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Media + Networks

Where Content Meets IP

More choice, less action: the content provider paradox

TeresaPotockaTeresa PotockaCEO & Founder of Sensethefuture Pictures, part of The Potocki Communications Company, looks at how OTT services can optimise their offer to maximise appeal, without leaving subscribers spoilt for choice.

Netflix and Amazon have demonstrated that a few high-profile shows can drive subscriber numbers. While channel brands so far have tended to serve as signposts for content, both platforms continue to be the go-to places for subscribers who seek familiar destinations that simplify the browse process for popular shows.  

Significant investment in new types of content is being reflected more and more in the building of new ecosystems around the content with niche services as strategic entry points for providers delivering regional OTT services.

Besides platform providers increasingly offering access only to exclusive content, live sports, early release VOD and UltraHD content, new destinations are being created to serve lurker communities who express themselves through their emotional ties with the content, self-reflection, and the manifestation of intimacy.

The current backdrop for increasing subscriber numbers around shows like The Crown and specific destinations like HBO can be best viewed in the context of the paradox of choice.

"The current backdrop for increasing subscriber numbers around shows like The Crown and specific destinations like HBO can be best viewed in the context of the paradox of choice."

A recent TiVo survey found that respondents only need 18 channels on average to create their ideal à la carte channel line-up, but in the context of the paradox of choice, we would question whether this would result in higher viewership.

Here's a reminder of how the logic generally plays out: Imagine that you run a business that sells content. You currently offer six channels. You decide that if you expand your offering to 24 channels then the increased options will result in more people being able to find a channel that they really enjoy. And that, in turn, will result in more sales.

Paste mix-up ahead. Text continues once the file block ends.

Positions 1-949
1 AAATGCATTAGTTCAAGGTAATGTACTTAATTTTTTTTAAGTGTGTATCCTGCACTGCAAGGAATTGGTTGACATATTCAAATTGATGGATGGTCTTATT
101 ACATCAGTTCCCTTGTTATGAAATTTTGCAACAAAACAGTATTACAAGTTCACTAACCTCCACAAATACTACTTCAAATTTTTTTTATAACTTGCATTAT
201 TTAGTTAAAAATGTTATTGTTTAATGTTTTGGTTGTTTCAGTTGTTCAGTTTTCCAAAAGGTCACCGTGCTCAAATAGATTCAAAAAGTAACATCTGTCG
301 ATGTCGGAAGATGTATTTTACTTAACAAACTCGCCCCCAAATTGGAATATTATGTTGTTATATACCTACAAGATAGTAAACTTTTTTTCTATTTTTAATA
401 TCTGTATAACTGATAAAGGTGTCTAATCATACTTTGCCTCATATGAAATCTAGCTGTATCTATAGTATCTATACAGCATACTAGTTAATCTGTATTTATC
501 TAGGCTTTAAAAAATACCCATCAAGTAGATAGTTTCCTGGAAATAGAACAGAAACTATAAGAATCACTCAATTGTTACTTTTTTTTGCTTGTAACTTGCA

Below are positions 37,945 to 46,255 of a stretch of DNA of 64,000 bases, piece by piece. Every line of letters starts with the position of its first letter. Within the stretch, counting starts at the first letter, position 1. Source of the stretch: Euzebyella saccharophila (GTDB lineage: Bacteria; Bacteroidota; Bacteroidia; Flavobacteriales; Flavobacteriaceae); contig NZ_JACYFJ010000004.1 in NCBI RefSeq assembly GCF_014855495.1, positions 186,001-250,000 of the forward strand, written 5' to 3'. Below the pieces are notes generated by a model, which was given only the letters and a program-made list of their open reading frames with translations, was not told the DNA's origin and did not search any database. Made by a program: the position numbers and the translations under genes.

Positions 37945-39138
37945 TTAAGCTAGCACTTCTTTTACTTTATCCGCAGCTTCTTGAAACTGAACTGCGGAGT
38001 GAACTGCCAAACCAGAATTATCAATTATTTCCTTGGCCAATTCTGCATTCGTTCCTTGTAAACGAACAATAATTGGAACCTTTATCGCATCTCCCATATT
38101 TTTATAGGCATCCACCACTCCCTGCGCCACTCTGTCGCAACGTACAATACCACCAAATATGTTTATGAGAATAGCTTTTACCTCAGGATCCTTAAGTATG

Increasingly, the scientific/academic community have been churning out studies that prove emphatically that more options always lead to fewer actions. In the context of the paradox of choice 18 channels may result in viewers accessing more of the content they desire through content discovery options, but it will not result in higher sales.

Any show only has control over what happens within its time slot and we are more likely to see content spill over where shows super-serve their current and future fan base and where identification is based on the relationship of the storylines with their own lives, with no attempts at constructing a cultural or political identity.


When The Crown started becoming this juggernaut for subscribers it was clear that stories with a historical heritage at the core are underserved.

Destinations that make complex decisions simple for consumers when in relaxation mode continue to support the vision that the future of television is a world in which consumers pay only for the channels they want.

When we began analysing our customer base for an OTTtv service currently under development, we arrived at fewer options that Sensethefuture Pictures would provide as part of its offering.

And in repositioning the company, the decision was taken that the output should also extend to the delivery of the specialist OTTtv service aimed at a younger, more affluent adult audience with an appetite for human interest programmes.

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